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2 In Life/ Writing

Revisiting Autumn

I’ve always loved the smell of fresh parchment, unfolded and extant. As a child, I was obsessed with books, particularly Enid Blyton for the promise of children being whisked off to a magic faraway tree, but it was solely to inhale the pages. I breathed in books while slurping pumpkin soup and pushing my cotton covered toes against our stove’s glass. Fire erupted inside, its flames demonstrating the tango, and I would occasionally flinch at the heat, but it was comfortable. And the glass was mostly thick enough to prevent burning. I would sprawl myself across the floor, dropping marshmallows into warm chocolate, sitting like a happy seal on my literary beach. Road Dahl, Enid Blyton, JK Rowling, Jacqueline Wilson; all my first-hand trusty storytellers swimming around me. Reading these books made me believe in the magic of woodlands. That if I stepped just a little further backwards into the field, I’d see a whole other world of possibilities. That if I just pressed the right bit of bracken, on a suspicious looking oak tree, I’d reveal a concealed realm. I became a little obsessed with discovering magical places, as I’m sure lots of children did. On every dog walk, I’d be delicately tapping bricks, trying to remain unseen by my mum, hoping it would unveil the entrance to Diagon alley.

Secret spots in the forest to hide in with friends became a necessity. In my imagination, they were the portals to a vast cluster of mythical creatures and untold fables, but we referred to them as ‘dens’. When I was six, I lived on a cul-de-sac council estate with a hairy man named Reg living next door. He had a thick grey beard, unravelling to his knees like an unwinding scroll. Reg wore a leather jacket covered in pins and bottle tops, and grunted as a means of communication. I thought he was probably a wizard, though looking back, he was probably just a Metallica fan. All the kids on the estate played together in groups of twenty, sometimes even fourth, and Reg eventually said (after much pestering) that we could use his garden as yet another ‘den’. This was one of the most exciting things to happen for months. A den, in Reg’s garden. The was amazing, purely because Reg clearly didn’t know how to keep a garden. The shrubberies and branches towered above most of the homes, intertwining and tangling, making for a fantastical forest to slice our spurious swords through. We rode our dragons through the jungle, fighting foes and rescuing damsels.

These were the innocent memories of Autumn. Of Childhood, and secret entrances to enchanted worlds.

As months faded into years and adulthood swept over me, Autumn differentiated. Still magical, Autumn visited and sprinkled her orange dust over the town, but I’d changed and I wasn’t sure she’d recognise me. In last year’s Autumn, I’d temporarily forgotten to endure her. I’d fell into a pit, and depersonalisation sealed a dome over the top of me. I could breathe, but it didn’t feel right to. And I could talk, but I didn’t really want to. And there came one of my fondest memories of Autumn. I’d travelled home, not to the magical cul-de-sac, but a fresh house in the same town. The shrubberies were gone, dragons buried and secret entrances overgrown. Instead, I’d made a habitat with my love in a new home, but my connection was hindered. My recognition became blurred and I began to feel drained, exhausted of all my emotions. My love bunched me up in a cardigan, filled the room with syrup-scented candles, and excessive amounts of blankets (the heating was broken, another Autumn tradition) and we played trivial pursuit over coffee, until I learned how to smile again. Eventually dimples cracked into my cheeks and I felt alive again.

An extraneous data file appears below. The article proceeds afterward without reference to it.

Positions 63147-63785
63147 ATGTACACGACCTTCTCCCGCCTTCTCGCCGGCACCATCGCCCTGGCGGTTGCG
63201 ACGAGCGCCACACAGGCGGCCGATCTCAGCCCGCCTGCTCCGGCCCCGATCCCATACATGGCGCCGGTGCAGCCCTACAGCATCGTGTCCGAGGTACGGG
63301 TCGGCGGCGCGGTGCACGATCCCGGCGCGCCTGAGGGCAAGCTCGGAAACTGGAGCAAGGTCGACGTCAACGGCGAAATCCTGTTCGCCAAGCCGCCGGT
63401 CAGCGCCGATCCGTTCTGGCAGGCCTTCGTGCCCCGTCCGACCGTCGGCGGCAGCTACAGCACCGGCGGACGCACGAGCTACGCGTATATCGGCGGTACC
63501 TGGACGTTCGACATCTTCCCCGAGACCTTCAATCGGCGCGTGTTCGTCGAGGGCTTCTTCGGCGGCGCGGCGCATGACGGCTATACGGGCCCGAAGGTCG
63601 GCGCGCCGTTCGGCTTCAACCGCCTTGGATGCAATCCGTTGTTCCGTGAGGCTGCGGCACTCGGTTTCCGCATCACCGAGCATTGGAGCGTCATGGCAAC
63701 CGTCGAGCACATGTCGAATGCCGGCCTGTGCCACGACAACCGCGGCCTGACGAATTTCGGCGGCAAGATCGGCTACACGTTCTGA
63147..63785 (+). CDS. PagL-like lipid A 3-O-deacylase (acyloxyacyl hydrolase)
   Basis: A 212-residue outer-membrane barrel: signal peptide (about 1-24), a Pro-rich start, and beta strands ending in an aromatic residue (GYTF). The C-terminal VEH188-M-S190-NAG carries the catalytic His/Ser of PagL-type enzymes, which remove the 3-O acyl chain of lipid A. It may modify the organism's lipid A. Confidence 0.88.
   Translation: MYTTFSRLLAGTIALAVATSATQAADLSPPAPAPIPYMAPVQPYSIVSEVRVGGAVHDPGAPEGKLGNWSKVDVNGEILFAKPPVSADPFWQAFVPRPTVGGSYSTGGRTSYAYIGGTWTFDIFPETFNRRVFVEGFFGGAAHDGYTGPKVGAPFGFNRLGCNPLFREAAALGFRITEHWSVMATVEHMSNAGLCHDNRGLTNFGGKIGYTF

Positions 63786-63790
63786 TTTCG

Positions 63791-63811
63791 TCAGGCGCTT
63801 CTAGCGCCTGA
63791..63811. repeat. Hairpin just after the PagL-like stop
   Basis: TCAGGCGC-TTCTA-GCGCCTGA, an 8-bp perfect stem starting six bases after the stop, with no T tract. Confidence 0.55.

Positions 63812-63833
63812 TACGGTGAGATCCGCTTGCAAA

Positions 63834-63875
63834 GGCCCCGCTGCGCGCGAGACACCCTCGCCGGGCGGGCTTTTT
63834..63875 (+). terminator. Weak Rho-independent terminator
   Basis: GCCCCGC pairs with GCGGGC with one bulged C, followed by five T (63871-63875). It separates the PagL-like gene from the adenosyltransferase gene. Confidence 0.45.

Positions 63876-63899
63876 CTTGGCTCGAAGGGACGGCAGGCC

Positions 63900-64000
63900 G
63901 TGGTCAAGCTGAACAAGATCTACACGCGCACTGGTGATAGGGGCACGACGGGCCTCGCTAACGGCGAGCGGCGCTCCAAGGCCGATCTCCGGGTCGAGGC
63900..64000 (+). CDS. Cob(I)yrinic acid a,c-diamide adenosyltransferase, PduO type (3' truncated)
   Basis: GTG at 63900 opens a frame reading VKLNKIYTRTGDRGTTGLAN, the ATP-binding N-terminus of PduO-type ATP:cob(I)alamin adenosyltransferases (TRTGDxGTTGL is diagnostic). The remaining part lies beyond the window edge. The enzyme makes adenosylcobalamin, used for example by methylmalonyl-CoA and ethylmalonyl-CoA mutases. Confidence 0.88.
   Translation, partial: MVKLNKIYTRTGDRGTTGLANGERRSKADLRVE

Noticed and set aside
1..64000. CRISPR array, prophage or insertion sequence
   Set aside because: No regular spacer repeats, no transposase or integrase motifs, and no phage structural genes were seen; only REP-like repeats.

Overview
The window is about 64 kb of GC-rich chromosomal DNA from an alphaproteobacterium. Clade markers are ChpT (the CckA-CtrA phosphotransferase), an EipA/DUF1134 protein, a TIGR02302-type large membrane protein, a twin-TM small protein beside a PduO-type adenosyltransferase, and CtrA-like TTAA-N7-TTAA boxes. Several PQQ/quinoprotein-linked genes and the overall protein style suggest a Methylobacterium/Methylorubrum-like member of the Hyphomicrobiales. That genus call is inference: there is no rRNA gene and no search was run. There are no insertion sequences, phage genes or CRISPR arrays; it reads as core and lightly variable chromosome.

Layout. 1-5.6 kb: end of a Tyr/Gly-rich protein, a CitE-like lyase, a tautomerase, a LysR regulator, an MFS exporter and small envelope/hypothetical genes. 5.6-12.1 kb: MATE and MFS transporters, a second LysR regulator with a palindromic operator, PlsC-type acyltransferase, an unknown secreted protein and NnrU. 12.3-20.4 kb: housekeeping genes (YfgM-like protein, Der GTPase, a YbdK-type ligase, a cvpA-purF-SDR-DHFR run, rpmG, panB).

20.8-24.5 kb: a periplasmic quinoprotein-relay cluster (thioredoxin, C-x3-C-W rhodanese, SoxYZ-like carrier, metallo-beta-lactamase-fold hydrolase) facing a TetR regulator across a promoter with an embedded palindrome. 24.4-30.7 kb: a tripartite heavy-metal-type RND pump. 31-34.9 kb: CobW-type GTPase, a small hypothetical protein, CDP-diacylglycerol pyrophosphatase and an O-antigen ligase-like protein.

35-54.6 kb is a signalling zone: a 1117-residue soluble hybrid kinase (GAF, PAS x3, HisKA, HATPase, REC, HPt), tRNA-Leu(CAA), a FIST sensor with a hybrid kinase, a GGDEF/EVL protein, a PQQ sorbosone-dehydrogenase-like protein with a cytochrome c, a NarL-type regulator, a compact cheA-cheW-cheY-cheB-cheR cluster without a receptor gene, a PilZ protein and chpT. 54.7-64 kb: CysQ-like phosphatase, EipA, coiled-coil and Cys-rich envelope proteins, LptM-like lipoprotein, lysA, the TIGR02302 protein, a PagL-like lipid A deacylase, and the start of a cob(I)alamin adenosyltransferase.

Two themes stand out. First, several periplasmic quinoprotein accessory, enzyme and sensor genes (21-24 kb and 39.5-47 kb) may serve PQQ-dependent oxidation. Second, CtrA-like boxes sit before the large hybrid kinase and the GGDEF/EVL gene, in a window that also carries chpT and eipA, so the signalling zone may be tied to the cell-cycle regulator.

I know now that we are never too old to experience Autumn’s magic. Whether that be through the secret realms hidden beneath the conkers, the lighting of sprinklers, or the watching of fireworks. You can even find her magic in powdered cinnamon pastry, or in the arms of another. And it’s okay if she doesn’t feel the same each year. Autumn will change with you.

Yesterday I revisited Autumn. I’m never sure when to greet her, but this time she found me. Barbed wire twisted into barricading knots, obstructing my view of the rust-coated field, but she was pretty anyway. Autumn’s beaming auburn light tainted my skin to reach a light glow, more life in my flesh than I can usually achieve, and I felt at comfort. I’d been alone for several hours, but something about being consumed in silence brings an ability to perceive environment through means you wouldn’t have otherwise. I breathed in petrichor and the burning of distant bonfires, inhaling smoke and expelling everything else. Nothing else mattered, only Autumn.

Now, I know the rest of the year will be content. Beginnings are always a struggle for me, hence why I don’t go out for New Year’s Eve or even really enjoy Spring. But Autumn brings a sense of closure for me, like all the strands of narrative are being threaded together, and I know I’ll be okay now.

This is my entry for challenge #2 of #TheBlogRace. All of the contestants can be viewed in one blog post here. Please check out the other entries too – everyone’s working so hard! Voting for this challenge starts on saturday over on Twitter, if you’d like to give me some support! It will be on the hashtag ‘#theblograce’ in the form of a poll. I’d like to throw a big thank you towards Layla, Vix, and Helen for getting me out of my comfort zone and encouraging new blog ideas!

Photography by Lydon Colston

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